opportunity for abstraction.
• Result of copy/paste programming – to separate method
• switch/case or if/else chain that appears again and again in various
modules, always testing for the same set of conditions – to use
polymorphism

## 31. General

• G5: Duplication (cont)
• modules that have similar algorithms, but that don’t share similar lines of
code – to use Template Method or Strategy design patterns.
Find and eliminate duplication wherever you
can!

## 32. General

• You find it in the body of an if statement that checks for a condition that
can’t happen. You find it in the catch block of a try that never throws. You
find it in little utility methods that are never called or switch/case
conditions that never occur.

## 33. General

• G11: Inconsistency
• If you do something a certain way, do all similar things in the same way.
• If you name a method processVerificationRequest, then use a similar
name, such as processDeletionRequest, for the methods that process
other kinds of requests.

## 34. General

• G23: Prefer Polymorphism to If/Else or Switch/Case
• “ONE SWITCH” rule:
There may be no more than one switch statement for a given type
of selection. The cases in that switch statement must create
polymorphic objects that take the place of other such switch
statements in the rest of the system.

## 35. General

• G28: Encapsulate Conditionals
if (shouldBeDeleted(timer))
is preferable to
if (timer.hasExpired() &&
!timer.isRecurrent())

## 36. General

• G29: Avoid Negative Conditionals
if (buffer.shouldCompact())
is preferable to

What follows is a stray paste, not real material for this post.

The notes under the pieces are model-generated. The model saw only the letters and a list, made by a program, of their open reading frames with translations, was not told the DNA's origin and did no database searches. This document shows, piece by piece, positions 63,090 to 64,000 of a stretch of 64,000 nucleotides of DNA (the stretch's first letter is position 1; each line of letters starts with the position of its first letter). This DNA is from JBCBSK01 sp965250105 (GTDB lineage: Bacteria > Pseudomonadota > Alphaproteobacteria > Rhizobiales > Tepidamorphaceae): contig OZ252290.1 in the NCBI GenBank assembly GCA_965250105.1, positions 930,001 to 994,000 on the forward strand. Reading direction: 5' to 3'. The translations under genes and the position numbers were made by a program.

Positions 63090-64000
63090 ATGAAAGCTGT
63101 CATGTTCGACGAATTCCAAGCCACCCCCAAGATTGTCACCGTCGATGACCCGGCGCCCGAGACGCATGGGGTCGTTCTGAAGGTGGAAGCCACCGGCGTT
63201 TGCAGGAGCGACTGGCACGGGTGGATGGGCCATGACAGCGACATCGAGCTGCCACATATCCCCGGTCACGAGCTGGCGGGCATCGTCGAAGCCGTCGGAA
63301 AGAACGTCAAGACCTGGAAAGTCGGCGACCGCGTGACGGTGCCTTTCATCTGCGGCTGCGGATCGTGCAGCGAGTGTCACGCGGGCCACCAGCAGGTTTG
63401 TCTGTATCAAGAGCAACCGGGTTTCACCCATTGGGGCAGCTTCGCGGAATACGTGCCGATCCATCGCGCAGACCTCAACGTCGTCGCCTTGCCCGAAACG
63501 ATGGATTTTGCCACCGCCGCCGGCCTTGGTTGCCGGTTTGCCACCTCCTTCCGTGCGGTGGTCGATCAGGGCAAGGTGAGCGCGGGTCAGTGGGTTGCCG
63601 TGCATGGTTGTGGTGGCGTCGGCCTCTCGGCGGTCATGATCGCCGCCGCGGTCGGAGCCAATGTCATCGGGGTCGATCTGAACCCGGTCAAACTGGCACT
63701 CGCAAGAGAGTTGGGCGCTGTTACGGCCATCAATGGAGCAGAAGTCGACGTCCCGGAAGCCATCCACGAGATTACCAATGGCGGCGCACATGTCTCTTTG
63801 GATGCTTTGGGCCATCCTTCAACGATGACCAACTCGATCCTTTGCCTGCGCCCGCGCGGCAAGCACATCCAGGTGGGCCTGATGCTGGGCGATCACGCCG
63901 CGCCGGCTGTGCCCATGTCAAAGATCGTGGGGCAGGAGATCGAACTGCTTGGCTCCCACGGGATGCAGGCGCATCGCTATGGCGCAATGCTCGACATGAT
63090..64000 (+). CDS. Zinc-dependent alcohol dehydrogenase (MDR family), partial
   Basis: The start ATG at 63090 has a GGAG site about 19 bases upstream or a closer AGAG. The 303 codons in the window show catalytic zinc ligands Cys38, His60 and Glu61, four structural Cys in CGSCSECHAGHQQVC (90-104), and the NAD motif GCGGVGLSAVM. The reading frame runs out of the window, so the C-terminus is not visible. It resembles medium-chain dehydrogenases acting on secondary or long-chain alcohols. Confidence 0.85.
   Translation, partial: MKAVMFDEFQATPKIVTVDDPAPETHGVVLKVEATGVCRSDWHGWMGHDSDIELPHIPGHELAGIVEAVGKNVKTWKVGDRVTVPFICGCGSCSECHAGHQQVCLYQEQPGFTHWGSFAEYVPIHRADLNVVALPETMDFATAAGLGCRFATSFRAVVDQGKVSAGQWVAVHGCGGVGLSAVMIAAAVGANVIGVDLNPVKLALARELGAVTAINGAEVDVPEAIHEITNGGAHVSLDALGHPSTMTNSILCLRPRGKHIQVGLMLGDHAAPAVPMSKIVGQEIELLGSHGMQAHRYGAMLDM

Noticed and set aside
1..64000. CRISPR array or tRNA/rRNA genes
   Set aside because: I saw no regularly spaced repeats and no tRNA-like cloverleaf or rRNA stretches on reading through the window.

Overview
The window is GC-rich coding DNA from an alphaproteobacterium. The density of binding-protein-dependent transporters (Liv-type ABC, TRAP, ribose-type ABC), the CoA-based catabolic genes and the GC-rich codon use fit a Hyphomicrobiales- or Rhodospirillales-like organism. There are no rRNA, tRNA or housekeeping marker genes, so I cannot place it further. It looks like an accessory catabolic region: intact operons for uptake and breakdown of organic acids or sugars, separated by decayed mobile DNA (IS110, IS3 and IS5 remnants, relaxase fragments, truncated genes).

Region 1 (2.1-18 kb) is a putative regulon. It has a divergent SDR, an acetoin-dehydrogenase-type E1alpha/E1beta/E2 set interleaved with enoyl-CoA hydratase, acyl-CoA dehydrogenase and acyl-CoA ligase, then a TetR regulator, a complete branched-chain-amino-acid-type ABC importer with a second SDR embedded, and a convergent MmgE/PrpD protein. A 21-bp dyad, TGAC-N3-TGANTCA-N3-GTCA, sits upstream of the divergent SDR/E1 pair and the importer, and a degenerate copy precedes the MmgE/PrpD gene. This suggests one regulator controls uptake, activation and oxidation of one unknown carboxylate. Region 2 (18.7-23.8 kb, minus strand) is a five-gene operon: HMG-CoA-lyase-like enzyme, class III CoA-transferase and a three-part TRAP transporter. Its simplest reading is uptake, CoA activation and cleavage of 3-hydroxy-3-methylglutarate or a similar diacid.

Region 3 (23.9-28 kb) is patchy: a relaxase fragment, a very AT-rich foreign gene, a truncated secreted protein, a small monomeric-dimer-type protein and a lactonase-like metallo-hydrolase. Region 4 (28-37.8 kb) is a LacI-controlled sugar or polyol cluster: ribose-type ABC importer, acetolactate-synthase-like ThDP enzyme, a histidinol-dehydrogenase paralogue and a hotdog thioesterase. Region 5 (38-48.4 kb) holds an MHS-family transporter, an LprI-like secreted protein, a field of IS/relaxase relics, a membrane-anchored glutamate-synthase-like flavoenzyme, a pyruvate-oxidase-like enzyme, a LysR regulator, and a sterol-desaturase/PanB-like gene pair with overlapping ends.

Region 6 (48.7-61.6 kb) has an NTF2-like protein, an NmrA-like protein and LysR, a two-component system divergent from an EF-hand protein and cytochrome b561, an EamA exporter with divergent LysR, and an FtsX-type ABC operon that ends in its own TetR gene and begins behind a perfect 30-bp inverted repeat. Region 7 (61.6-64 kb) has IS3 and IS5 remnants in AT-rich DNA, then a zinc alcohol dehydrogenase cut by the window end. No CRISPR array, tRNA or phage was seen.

if (!buffer.shouldNotCompact())

## 37. General

• G35: Keep Configurable Data at High Levels

## 38. General

One more
• Clear, not Clever
• Don’t be clever, instead be clear
“I never make stupid mistakes. Only very, very clever ones”
John Peel

## 39. General

What is “code smell”?
Wiki say:
In computer programming, code smell is any symptom in the source
code of a program that possibly indicates a deeper problem. Code smells are
usually not bugs—they are not technically incorrect and don't currently
prevent the program from functioning. Instead, they indicate weaknesses in
design that may be slowing down development or increasing the risk of bugs
or failures in the future.

## 40. One more

The most “popular”
code smells
Duplication
Improper use of inheritance
Unnecessary complexity
Convoluted code
Tight coupling
Long classes
Over abstraction
Long methods
Design Pattern overuse
Poor naming
Trying to be clever
Code that’s not used

## 41. What is “code smell”?

• What is the clean code?
• What is the bad code?
• Characteristics of quality code
• Metrics to measure quality
• Ways to identify and build quality

## 42. The most “popular” code smells

What do you know now?
• What is Code Smell
It’s a feeling or sense that something is not right in the code
You can’t understand it
Hard to explain
Does some magic
• Can we measure it?

## 43. Bad vs. Clean code

How to improve code quality?
Practices
Design Principals
Tools
Coding Standard
GOF Design Patterns
Stylecop
Code Review
SOLID Design Principal
FxCop
Unit Testing
GRASP
Resharper
Agile
...
Ncover
BDD
Ndepend
TDD
Sonar
Refactoring
...
Mentorship
Continuous Integration
...

## 44. What do you know now?

Thank you for attention!
www.iot.lviv.ua